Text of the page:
Non-Reductive Physicalism and the Teleo-Pragmatic Theory of Mind.Robert Van Gulick - 2011 - Philosophia Naturalis 48 (1):103-124.
  30.  12
    Beautiful Red Squares.Robert Van Gulick - 2003 - Behavioral and Brain Sciences 26 (1):50-51.
    The reflectance types that Byrne & Hilbert identify with colors count as types only in a way that is more dependent on, and more relative to color perceivers, than their account suggests. Their account of perceptual content may be overly focused on input conditions and distal causes.
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  31. Mental Representation: A Functionalist View.Robert van Gulick - 1982 - Pacific Philosophical Quarterly 63 (January):3-20.
     
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  32. And the Knowledge Argument.Robert van Gulick - 2009 - In Ian Ravenscroft (ed.), Minds, Ethics, and Conditionals: Themes From the Philosophy of Frank Jackson. Oxford University Press.
     
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  33.  7
    Closing the Gap?Robert van Gulick - 2000 - Journal of Consciousness Studies 7 (4):93-97.
    [opening paragraph]: Nicholas Humphrey's ambitiously titled paper falls into two main parts. In the first, he offers a diagnosis of the current state of the mind-body debate and a general prescription for how to go about seeking its solution. In the second, he aims to fill that prescription with a specific proposal that he regards as bringing us much closer to a resolution of the underlying problem. Though I will take issue below with a few important details, I largely agree (...)
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  34.  17
    Vehicles, Processes, and Neo-Classical Revival.Robert Van Gulick - 1999 - Behavioral and Brain Sciences 22 (1):170-171.
    O'Brien & Opie unfairly restrict the classicist's range of options for explaining phenomenal consciousness. Alternative approaches that rely upon differences among representation types offer better prospects of success. The authors rely upon two distinctions: one between symbol processing and connectionist models, the other between process and vehicle models. In this context, neither distinction may be as clear as they assume.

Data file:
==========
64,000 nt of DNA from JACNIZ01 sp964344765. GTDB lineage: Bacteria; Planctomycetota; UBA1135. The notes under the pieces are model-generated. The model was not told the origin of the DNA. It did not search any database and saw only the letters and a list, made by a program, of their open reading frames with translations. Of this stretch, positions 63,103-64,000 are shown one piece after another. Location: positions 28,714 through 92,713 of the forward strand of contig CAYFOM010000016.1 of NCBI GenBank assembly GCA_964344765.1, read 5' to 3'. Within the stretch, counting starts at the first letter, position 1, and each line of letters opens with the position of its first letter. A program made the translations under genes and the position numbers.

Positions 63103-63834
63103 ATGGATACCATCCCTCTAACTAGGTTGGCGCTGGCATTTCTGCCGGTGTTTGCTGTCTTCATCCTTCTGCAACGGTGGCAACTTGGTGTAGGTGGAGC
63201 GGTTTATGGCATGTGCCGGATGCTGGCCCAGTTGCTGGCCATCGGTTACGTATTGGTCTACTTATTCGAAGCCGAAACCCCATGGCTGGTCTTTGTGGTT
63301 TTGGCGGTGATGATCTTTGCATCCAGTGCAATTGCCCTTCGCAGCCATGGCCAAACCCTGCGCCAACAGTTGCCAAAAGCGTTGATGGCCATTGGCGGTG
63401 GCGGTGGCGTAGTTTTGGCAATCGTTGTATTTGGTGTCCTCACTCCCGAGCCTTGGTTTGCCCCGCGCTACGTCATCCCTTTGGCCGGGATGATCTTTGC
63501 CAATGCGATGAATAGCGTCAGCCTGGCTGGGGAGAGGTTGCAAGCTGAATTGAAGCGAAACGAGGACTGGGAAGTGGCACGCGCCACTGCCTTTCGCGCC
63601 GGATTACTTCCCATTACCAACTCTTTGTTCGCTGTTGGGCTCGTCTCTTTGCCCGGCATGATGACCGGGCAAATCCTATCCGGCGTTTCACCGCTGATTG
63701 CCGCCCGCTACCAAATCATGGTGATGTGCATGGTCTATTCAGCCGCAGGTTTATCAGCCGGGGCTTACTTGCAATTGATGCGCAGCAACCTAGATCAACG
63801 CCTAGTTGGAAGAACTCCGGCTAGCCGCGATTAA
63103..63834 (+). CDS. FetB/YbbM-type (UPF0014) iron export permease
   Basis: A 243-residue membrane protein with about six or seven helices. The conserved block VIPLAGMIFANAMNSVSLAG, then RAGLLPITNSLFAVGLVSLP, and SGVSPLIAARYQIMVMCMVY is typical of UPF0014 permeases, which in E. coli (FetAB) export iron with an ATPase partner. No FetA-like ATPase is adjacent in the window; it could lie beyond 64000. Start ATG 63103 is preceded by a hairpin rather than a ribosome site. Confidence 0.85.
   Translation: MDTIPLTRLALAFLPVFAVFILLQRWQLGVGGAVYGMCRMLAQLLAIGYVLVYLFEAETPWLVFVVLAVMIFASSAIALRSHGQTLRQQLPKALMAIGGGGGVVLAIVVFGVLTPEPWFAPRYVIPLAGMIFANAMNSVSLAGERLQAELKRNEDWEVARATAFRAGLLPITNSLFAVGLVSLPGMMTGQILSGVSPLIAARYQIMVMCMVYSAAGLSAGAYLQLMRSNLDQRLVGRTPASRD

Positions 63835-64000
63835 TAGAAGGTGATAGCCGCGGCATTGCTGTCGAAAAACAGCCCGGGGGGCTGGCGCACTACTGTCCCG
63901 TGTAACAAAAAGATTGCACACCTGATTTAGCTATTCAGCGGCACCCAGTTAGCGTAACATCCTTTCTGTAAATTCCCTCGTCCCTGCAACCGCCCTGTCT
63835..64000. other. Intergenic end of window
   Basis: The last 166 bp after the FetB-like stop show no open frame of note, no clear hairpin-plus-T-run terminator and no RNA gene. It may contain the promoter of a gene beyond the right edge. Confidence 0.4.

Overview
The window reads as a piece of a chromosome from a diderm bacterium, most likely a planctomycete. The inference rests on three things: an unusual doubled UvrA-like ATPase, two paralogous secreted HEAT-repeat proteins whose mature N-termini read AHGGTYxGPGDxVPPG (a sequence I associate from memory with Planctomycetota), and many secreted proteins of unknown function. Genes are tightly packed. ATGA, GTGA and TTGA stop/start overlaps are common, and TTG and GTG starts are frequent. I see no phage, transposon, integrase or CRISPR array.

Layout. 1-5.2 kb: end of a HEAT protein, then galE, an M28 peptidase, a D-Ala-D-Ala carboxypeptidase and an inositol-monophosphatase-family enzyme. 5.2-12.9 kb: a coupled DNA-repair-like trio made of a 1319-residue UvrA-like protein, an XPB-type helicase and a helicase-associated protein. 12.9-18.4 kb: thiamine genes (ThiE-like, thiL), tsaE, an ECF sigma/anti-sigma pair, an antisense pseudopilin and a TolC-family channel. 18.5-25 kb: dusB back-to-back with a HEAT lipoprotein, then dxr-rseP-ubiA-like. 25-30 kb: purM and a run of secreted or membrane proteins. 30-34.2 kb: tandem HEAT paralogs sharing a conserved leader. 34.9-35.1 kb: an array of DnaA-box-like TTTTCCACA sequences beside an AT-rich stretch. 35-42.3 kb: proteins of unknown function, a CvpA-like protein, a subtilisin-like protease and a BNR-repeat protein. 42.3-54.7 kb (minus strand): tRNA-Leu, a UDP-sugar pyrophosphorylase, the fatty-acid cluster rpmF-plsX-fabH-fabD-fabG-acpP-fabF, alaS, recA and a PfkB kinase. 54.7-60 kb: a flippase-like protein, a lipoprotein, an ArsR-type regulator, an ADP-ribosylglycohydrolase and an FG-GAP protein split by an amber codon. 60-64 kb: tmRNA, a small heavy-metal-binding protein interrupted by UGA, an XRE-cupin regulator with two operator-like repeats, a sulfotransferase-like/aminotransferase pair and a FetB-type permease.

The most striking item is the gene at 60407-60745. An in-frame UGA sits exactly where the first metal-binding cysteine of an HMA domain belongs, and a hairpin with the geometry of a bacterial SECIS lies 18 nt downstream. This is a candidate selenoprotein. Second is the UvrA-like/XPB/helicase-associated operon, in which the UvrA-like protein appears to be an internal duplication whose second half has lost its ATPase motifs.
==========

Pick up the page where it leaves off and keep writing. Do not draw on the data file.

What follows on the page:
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  35.  55
    Out of Sight but Not Out of Mind: Isomorphism and Absent Qualia.Robert Van Gulick - 1999 - Behavioral and Brain Sciences 22 (6):974-974.
    The isomorphism constraint places plausible limits on the use of third-person evidence to explain color experience but poses no difficulty for functionalists; they themselves argue for just such limits. Palmer's absent qualia claim is supported by neither the Color Machine nor Color Room examples. The nature of color experience depends on relations external to the color space, as well as internal to it.
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  36.  17
    Functionalism and Qualia.Robert Van Gulick - 2007 - In Max Velmans & Susan Schneider (eds.), The Blackwell Companion to Consciousness. Blackwell.
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  37. Understanding the Phenomenal Mind: Are We All Just Armadillos? Part I: Phenomenal Knowledge and Explanatory Gaps.Robert Van Gulick - 1993 - In M. Davies & G. Humphreys (eds.), Consciousness: A Mind and Language Reader. Blackwell.
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  38.  8
    Taking a Step Back From the Gap.Robert van Gulick - 1999 - In The Proceedings of the Twentieth World Congress of Philosophy. Bowling Green: Philosophy Doc Ctr. pp. 123-133.
    In this paper, I reflect on the assumptions implicit in the psychophysical explanatory gap metaphor. There are clearly gaps in our current understanding of the psycho-physical link, but how great are they? Are they different in kind from other gaps in our understanding of the world that cause us less metaphysical and epistemological distress? Further, why are we supposed to regard the gaps in our psychological understanding differently? Rather than assess such theories of why a special gap exists, I want (...)